Tuesday, November 15, 2011

“Lose a Shirt, But Gain a Wardrobe”

As Silvio Berlusconi leaves office, brought down in the end not by his own petard but by his government’s penchant for spending money they don’t have, guest writer Kris Sayce from Money Morning Australia gives some perspective to the “infinite stupidity” on display as European politicians and banksters embark on what is “ultimately a sure road to complete economic destruction”: the monetisation of exploding government debt.

* * * *

“U.S. stocks slumped, driving the Standard & Poor’s 500 Index to its biggest
decline since August, amid concern that European leaders may be
unable to keep the euro zone intact as Italian yields surged to a record…”
                                – Bloomberg News

Europe’s problems shouldn’t be a surprise.

The big news now is the Italian 10-year bonds. Yields last week reached the highest level since the creation of the euro currency in 1999. The cost for Italy to issue debt hit 7.25% [the level that prompted Greece, Ireland and Portugal to seek bailouts], before falling back overnight to 6.29%.  They won’t stay there.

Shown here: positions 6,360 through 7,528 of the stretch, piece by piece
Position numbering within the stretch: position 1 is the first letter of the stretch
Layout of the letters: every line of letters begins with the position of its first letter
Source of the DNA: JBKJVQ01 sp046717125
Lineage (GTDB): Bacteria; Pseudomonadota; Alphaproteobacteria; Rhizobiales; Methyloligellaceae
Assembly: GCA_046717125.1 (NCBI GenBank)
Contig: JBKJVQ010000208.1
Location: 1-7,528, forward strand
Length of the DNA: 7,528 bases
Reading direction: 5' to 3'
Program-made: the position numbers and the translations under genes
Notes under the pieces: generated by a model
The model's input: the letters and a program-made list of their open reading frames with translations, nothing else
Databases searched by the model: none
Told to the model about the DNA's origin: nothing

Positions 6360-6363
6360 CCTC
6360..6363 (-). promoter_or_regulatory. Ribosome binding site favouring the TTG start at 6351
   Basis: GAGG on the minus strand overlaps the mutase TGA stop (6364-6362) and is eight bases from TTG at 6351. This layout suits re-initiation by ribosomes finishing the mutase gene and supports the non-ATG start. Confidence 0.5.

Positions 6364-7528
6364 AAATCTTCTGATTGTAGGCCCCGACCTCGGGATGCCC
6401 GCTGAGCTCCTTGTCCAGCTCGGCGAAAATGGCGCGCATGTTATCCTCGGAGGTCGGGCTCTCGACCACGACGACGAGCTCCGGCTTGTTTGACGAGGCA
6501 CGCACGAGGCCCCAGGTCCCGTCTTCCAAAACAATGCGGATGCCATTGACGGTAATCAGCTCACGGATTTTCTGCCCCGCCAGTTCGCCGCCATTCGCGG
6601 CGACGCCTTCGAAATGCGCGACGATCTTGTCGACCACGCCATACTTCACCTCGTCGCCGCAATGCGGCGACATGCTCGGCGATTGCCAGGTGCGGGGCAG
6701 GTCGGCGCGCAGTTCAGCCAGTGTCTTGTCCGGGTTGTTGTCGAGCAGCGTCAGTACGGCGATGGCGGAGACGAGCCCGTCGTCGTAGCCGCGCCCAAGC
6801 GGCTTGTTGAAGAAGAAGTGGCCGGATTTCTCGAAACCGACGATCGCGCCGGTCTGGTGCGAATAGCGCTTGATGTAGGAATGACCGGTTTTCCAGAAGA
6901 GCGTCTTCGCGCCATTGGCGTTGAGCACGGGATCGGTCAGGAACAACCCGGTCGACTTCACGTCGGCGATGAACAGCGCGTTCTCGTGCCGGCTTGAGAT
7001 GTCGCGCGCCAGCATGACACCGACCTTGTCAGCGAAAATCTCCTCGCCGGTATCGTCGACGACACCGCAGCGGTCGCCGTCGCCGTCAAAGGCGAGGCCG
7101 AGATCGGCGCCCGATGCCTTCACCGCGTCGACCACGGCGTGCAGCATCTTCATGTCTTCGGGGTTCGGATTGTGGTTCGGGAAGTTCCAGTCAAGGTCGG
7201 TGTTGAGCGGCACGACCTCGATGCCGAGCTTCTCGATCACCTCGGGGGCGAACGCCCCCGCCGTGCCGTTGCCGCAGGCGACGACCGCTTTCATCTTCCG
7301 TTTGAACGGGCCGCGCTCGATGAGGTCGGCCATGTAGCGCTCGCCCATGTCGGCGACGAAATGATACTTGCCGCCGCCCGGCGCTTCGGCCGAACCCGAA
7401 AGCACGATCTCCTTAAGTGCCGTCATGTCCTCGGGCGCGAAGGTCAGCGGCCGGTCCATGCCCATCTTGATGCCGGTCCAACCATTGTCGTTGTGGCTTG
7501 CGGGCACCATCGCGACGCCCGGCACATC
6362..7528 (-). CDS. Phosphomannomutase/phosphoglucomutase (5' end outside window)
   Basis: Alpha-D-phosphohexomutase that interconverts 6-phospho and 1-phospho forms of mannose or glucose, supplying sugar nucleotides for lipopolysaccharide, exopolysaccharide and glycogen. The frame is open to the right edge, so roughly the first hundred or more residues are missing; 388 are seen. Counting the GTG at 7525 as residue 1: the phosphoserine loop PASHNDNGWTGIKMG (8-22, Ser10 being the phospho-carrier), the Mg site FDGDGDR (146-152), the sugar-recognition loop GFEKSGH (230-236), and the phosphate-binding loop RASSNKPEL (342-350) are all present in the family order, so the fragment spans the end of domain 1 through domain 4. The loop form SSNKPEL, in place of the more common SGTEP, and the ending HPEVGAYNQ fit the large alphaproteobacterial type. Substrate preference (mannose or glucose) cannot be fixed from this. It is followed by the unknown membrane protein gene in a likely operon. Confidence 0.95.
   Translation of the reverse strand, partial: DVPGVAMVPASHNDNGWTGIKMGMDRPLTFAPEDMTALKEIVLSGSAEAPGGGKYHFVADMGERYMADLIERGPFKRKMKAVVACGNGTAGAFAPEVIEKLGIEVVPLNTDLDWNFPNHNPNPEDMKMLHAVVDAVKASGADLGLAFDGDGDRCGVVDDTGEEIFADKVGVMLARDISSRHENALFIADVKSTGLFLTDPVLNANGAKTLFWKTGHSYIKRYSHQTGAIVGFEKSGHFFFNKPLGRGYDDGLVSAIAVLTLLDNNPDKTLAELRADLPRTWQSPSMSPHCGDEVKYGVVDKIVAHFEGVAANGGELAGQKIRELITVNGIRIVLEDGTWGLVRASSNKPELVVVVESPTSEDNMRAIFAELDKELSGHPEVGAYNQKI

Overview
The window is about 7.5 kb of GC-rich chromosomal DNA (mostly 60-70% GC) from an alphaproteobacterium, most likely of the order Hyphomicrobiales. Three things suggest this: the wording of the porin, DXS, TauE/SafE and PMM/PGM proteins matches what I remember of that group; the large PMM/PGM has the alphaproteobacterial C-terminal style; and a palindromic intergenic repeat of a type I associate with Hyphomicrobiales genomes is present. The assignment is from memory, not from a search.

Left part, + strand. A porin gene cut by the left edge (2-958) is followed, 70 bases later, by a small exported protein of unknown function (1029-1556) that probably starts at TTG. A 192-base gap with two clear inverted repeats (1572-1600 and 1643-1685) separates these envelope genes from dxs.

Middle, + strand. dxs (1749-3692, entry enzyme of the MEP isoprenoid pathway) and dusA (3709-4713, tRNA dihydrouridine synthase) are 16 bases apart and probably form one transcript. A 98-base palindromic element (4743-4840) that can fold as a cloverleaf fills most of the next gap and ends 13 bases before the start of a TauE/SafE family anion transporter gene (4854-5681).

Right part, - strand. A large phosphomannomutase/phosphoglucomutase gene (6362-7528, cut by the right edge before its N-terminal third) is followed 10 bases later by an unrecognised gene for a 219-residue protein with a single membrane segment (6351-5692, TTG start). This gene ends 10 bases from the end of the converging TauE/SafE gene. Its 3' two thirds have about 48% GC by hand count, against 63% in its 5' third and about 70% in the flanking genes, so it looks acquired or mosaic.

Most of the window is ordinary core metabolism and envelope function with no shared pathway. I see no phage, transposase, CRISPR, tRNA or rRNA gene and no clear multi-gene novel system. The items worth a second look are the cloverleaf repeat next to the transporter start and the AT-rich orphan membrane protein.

The chart below shows the six-month progress of the Italian 10-year bond. The red square is where the yield stood after last week’s move:

six-month progress of the Italian 10-year bondClick here to enlarge
Source: Bloomberg

But don’t panic. European leaders are still trying to come up with a plan… oh, hang on, maybe you should panic.

Let’s show you why…

Italy to Follow Greece?

So you can see why Italy’s yield action could be just the beginning of its problems. Take a look at the chart below of Greek government 10-year bonds:

Greek 10-year bondsClick here to enlarge
Source: Bloomberg

Those bond yields hit 7% in April 2010.

A few weeks later, after bond yields had soared above 10%, the market cheered. The Independent newspaper reported:

“Global markets surged in relief yesterday at the €720bn (£616bn) Eurozone stabilisation package put together to allay fears of contagion from the Greek sovereign debt crisis…
“Greek 10-year bond yields fell by 499 basis points [4.99 percentage points] and two-year yields fell by a record 1,327 basis points [13.27 percentage points] as panic about the restructuring deal receded.”